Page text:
Why Do Some People Need to Bleed in Oxygen into their CPAP Therapy?
Patients with Obstructive Sleep Apnea (OSA), COPD (Chronic Obstructive Pulmonary Disease) or other pulmonary insufficiencies are required to use oxygen therapy. The therapy is generally delivered through a CPAP machine (Continuous Positive Airway Pressure) with continuous flow.
- The CPAP machine will pump therapeutic quality oxygen into the mouth, or nose and mouth of the patient – depending on the type of CPAP mask they use
- Typically the CPAP machine will take ambient air, pressurize it, run it through special filters to keep outside bacteria and allergens and then delivers this oxygen to the patient
However, some patients require supplemental oxygen into their lungs during therapy and this is when a special oxygen bleed in adapter will be attached to the CPAP machine. This bleed in adapter will help transferring oxygen from the supply to the patient through the CPAP device.
The oxygen bleed in adapter can be attached easily to the oxygen tubing; patients just need to pay special attention to the instructions in the manufacturer’s leaflet. After the adapter has been attached properly, patients need to turn on their CPAP device and then turn on the oxygen unit.
- Major CPAP device manufacturers such as Philips Respironics warn that while the oxygen flows into the CPAP unit this should never be turned on or off. Make sure to read carefully installation and operation directions when you need to use a bleed in adaptor with your oxygen therapy.
- When CPAP machines are used with an oxygen bleed in adaptor, the machine should be kept away from sources of heat at all times. Smoking anywhere near the CPAP machine while this is in function is strictly
- CPAP machines equipped with a humidifier help patients avoid dry throat, mouth or nose syndrome. This humidifier can be used regardless of whether patients operate the bleed in adaptor on their machine or not.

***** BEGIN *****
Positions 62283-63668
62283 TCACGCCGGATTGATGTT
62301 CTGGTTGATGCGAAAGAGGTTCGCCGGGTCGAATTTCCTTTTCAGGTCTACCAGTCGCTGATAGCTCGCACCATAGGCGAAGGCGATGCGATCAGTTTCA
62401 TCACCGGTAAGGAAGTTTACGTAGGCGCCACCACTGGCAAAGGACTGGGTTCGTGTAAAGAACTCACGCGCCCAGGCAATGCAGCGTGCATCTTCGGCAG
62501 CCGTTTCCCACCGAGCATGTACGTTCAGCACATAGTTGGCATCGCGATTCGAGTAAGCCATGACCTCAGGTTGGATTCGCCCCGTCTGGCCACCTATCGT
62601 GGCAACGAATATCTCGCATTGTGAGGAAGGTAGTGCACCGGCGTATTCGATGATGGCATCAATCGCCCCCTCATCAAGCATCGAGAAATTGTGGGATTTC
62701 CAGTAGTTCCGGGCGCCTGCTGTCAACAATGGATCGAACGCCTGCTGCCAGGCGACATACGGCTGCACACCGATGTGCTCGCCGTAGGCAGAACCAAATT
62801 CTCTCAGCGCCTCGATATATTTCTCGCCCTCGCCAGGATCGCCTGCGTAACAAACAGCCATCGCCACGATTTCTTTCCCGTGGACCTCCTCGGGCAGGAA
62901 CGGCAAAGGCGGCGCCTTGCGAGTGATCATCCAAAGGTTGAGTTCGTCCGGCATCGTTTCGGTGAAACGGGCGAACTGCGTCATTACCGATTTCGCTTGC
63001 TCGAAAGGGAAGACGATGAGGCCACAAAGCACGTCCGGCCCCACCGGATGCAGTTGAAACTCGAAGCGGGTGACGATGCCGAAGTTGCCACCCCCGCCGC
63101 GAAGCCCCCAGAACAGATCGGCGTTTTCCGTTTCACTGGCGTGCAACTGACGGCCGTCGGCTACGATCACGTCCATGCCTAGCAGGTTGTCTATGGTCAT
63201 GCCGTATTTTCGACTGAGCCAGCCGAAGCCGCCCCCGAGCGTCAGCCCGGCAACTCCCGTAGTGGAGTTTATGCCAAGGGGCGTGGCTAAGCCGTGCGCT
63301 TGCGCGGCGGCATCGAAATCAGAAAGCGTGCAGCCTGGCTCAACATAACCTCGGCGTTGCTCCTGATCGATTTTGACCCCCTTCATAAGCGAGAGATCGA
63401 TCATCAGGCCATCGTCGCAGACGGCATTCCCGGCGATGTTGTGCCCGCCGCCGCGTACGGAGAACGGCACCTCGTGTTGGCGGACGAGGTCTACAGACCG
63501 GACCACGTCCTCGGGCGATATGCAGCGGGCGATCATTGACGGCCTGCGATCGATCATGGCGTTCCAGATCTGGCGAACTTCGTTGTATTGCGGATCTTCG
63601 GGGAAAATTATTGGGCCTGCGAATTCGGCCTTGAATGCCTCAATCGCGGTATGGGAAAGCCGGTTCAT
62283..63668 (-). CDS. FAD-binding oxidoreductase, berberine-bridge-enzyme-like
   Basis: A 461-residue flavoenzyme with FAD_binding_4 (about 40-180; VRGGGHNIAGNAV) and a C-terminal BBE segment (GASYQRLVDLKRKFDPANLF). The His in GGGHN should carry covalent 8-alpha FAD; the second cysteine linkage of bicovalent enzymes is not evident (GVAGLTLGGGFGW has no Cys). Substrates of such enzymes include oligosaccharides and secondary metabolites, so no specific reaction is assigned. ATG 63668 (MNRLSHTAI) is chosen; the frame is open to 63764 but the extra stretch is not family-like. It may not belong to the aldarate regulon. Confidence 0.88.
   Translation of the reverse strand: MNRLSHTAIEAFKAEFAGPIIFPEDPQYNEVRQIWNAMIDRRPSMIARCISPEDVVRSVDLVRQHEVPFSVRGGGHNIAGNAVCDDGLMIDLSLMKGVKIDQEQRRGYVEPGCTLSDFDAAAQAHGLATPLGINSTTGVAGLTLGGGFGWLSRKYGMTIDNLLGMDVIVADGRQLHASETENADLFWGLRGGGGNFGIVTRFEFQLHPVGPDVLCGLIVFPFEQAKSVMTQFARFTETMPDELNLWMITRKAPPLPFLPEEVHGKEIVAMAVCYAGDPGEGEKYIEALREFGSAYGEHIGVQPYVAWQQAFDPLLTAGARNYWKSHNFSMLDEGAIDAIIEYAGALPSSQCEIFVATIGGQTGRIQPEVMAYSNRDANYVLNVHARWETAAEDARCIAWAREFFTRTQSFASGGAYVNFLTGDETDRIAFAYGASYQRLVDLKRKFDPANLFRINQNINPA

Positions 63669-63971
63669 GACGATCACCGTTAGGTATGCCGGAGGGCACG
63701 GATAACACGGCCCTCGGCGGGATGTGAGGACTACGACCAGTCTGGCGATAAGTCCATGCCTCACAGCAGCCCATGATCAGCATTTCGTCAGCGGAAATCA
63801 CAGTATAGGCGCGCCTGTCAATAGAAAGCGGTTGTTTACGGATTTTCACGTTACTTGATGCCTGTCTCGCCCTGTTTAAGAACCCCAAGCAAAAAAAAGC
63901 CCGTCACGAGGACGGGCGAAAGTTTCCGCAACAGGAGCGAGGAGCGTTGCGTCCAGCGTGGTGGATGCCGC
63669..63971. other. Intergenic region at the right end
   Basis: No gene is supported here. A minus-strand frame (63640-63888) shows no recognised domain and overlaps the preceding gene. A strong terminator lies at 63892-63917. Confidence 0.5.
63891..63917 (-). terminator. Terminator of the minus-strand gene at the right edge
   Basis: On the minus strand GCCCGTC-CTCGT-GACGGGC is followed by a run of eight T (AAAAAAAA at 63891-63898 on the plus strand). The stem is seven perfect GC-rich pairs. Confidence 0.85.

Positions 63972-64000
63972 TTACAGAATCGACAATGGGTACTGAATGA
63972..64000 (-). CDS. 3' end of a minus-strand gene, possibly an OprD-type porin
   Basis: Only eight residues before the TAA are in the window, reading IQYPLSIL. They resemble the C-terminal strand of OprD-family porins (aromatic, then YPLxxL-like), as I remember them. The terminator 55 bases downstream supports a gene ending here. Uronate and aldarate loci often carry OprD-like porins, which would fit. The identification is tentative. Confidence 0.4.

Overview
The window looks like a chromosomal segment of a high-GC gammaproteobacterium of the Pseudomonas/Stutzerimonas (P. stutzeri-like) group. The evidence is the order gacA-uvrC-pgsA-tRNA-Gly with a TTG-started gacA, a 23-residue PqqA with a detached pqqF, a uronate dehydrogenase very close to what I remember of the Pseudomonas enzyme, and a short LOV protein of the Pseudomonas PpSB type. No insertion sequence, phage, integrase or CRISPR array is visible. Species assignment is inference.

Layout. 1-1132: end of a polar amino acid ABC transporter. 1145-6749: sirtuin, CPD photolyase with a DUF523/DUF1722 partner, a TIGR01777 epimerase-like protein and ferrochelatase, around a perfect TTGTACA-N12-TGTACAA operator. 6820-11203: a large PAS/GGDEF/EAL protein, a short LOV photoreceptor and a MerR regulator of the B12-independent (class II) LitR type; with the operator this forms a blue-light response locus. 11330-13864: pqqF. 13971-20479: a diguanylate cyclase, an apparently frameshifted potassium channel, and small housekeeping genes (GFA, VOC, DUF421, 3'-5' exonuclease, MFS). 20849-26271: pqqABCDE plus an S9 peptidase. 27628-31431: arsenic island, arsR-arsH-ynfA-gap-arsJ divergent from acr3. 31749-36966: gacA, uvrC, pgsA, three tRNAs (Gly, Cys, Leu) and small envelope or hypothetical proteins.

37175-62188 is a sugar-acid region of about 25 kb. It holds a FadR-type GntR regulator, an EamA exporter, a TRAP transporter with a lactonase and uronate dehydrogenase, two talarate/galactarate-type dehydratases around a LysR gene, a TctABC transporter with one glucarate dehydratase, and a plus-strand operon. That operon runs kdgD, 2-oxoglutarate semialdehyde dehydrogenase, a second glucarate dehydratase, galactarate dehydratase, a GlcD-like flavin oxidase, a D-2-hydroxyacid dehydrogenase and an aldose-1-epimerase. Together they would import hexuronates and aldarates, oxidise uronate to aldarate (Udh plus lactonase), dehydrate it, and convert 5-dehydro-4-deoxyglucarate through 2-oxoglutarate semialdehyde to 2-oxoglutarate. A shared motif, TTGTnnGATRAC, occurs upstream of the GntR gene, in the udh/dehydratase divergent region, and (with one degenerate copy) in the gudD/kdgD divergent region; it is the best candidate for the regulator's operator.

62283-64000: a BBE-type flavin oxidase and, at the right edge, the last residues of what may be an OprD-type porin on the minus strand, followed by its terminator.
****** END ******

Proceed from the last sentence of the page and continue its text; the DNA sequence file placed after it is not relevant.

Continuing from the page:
Patients requiring supplemental oxygen will be advised to use a bled in adaptor with their CPAP machine. Patients with the following conditions are most likely to require supplemental oxygen systems:
- COPD (Chronic Obstructive Pulmonary Disease) patients
- Lung cancer patients
- Emphysema patients
- Patients who have critically low levels of oxygen in their bloodstream during sleep
Currently there are plenty innovative CPAP masks available on the market, which feature an oxygen adaptor. If your CPAP mask is equipped with such a special oxygen port, all you have to do is connect the oxygen tubing.
If our CPAP mask does not have such an inbuilt feature, you need to purchase a separate bleed in adaptor which is compatible with your CPAP machine. The oxygen will be delivered to you through the CPAP tube.
For many patients complaining not enough oxygen gets into their lungs, such a bleed in adaptor might resolve the situation. These patients might struggle with low oxygen levels in their blood stream and they require more oxygen of therapeutic quality from an external source. Modern CPAP machines prepare the oxygen to be inhaled from the ambient air.